This article lists the various minor fictional characters who appear in St. Oswald's Niche by Laura Frankos. These characters play at best a peripheral role in the novel. Most were simply mentioned or had a very brief, unimportant speaking role that impacted the plot minimally, if at all, and never appeared again. Some were not even given a name.

Selena EmbryEdit

Selena Embry (b. c. 1952) was a jeweler with an eccentric manner. Jennet Walker met her when she wearing most of her wares on her person, as well as a riotously colored sarong and cornrow braids. Dr. Edwin Durrell hired Embry to make replicas of the treasure of the Abbey of St. Oswald to serve as decoys for thieves.

Archibald GrahamEdit

Professor Archibald A. Graham of the University of Edinburgh was in charge of an archaeological expedition at a Viking site in York in 1991. His student Olaf Guthfrith frequently joked that Graham was an unforgiving slave-driver.

Tirval GuthfrithEdit

Tirval Guthfrith, heir to a Scottish computer manufacturing firm, headed the company's Ontario branch. Olaf was his younger brother.[1]


Hadrian was a fluffy black kitten who showed up at Mary-Lou Henley's archaeological site in York, and chose a wall as his favorite post. The diggers quickly adopted the kitten as their mascot, naming him after the Roman Emperor Hadrian who had ordered the construction of an eponymous wall.[2]


Professor Jacobssen taught Old Norse at UCLA. Jennet Walker took his course in 1989, even though Norse materials were not her prime area of study.[3]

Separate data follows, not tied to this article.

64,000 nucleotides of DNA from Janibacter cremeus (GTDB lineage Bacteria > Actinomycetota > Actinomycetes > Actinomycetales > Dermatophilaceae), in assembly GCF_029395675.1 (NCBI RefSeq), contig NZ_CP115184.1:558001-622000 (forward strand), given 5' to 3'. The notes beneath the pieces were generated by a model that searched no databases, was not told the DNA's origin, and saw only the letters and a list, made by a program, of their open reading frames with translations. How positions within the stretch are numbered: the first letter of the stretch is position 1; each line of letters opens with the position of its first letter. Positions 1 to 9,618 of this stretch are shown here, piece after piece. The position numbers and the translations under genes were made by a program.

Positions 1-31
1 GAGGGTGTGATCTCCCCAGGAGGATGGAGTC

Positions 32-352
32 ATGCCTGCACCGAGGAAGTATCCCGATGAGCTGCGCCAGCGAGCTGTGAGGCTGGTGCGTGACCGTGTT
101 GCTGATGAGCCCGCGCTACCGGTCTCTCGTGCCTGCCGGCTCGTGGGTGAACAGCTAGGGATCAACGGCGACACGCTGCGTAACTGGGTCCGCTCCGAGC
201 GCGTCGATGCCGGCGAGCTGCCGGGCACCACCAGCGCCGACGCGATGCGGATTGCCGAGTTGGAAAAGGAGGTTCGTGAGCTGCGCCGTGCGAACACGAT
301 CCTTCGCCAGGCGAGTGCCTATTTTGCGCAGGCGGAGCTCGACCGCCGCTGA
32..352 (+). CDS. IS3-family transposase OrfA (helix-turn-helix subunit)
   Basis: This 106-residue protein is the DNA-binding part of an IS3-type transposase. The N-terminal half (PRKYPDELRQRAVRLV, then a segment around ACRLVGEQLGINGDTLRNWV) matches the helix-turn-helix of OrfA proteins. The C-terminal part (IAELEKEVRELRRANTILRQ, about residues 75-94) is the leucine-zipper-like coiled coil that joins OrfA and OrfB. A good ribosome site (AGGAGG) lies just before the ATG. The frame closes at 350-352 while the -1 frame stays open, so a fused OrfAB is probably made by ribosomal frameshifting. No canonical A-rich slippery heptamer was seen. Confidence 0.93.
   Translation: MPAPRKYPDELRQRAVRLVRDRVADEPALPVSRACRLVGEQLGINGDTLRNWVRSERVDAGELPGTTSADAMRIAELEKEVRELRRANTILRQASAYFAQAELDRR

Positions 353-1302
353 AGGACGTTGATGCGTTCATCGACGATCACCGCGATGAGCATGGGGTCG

Lillian PrestonEdit

Lillian Preston was the vice chair of the UCLA history department, specializing in China. Samuel Thomas Preston was her husband. Although a well-respected scholar, Lillian was also notorious for being an incurable shopaholic.

Baron Stafford of RivingtonEdit

The eighth baron of Rivington renounced his title in the late 1980s, shocking his mother. He said he did it because he believed the system of nobility was not destined to last into the 21st century. Privately, it was suspected that he did not want the title to be inherited by his oldest child and only son, who was known to be very shiftless. The ex-baron also had five daughters, the oldest being Leslie Stafford.[4]

Michael StephanosEdit

Michael Stephanos, a short man with a dark bushy mustache, was the owner of the Mason's Arms restaurant in London. He had a thoroughly English accent, despite looking like a member of Pericles' tribe. An apocryphal story of his family held that the first Stephanos had come to Britain from Greece for the single-minded purpose of being closer to Lord Elgin's stolen Marbles.[5]

Josef WackenroderEdit

Josef Wackenroder was a German historian. In the 1980s, he published a translation of a minor chronicle just as Samuel Thomas Preston of UCLA was finishing his own translation of the same work. Preston never forgave Wackenroder, or himself for delaying his work for so long.[6]

Michael WalkerEdit

Michael Walker was a confessed railroad junkie who housed several hundred model trains in his garage. His daughter Jennet was six when she first learned that some people used their garages to keep their automobiles. As a tribute to him, the adult Jennet made sure to visit the National Railway Museum in York.[7]


Willow was a cat who belonged to a don from the University of Durham. The don maintained custody of Willow after his divorce. When the don approached his chairman with a request to install a kitty-door in his office for Willow's convenience, he was told that the doors were a centuries-old oaken artifact and must always remain intact. The don picked up his cat and announced his resignation, then found a job at a smaller college whose plywood doors were not nearly so venerable.[8]


Matron Yeatman was head nurse of a hospital in York. She tried vainly to curb the boisterous party thrown for the three men in Room 351, who had been wounded while foiling a robbery at the Abbey of St. Oswald, and were celebrating this event.[9]


  1. St. Oswald's Niche, p. 175.
  2. Ibid., pgs. 90-91.
  3. Ibid., p. 33.
  4. Ibid., p. 81-82.
  5. Ibid., pgs. 11-12, 14.
  6. Ibid., p. 222.
  7. Ibid., p. 20.
  8. Ibid., pgs. 12-13.
  9. Ibid., pgs. 290-291.
Community content is available under CC-BY-SA unless otherwise noted.